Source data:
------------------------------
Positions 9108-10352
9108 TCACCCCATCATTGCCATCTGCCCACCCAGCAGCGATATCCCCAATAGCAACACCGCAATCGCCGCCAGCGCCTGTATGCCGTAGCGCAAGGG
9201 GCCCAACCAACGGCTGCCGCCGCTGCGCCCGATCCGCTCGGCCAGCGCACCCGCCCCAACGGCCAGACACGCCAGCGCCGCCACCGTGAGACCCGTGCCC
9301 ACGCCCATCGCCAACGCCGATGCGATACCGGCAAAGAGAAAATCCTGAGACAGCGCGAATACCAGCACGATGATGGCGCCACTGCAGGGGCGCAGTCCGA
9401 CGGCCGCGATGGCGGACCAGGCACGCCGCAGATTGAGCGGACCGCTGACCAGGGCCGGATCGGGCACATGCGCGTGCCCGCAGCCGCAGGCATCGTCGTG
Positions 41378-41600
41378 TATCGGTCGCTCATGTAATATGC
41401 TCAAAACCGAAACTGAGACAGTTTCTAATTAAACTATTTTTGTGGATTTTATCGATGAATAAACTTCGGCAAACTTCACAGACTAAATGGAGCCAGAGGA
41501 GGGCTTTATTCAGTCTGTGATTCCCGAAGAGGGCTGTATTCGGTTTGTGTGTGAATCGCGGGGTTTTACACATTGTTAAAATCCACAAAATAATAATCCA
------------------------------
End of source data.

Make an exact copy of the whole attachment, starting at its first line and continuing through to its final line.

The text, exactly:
Positions 9108-10352
9108 TCACCCCATCATTGCCATCTGCCCACCCAGCAGCGATATCCCCAATAGCAACACCGCAATCGCCGCCAGCGCCTGTATGCCGTAGCGCAAGGG
9201 GCCCAACCAACGGCTGCCGCCGCTGCGCCCGATCCGCTCGGCCAGCGCACCCGCCCCAACGGCCAGACACGCCAGCGCCGCCACCGTGAGACCCGTGCCC
9301 ACGCCCATCGCCAACGCCGATGCGATACCGGCAAAGAGAAAATCCTGAGACAGCGCGAATACCAGCACGATGATGGCGCCACTGCAGGGGCGCAGTCCGA
9401 CGGCCGCGATGGCGGACCAGGCACGCCGCAGATTGAGCGGACCGCTGACCAGGGCCGGATCGGGCACATGCGCGTGCCCGCAGCCGCAGGCATCGTCGTG
Positions 41378-41600
41378 TATCGGTCGCTCATGTAATATGC
41401 TCAAAACCGAAACTGAGACAGTTTCTAATTAAACTATTTTTGTGGATTTTATCGATGAATAAACTTCGGCAAACTTCACAGACTAAATGGAGCCAGAGGA
41501 GGGCTTTATTCAGTCTGTGATTCCCGAAGAGGGCTGTATTCGGTTTGTGTGTGAATCGCGGGGTTTTACACATTGTTAAAATCCACAAAATAATAATCCA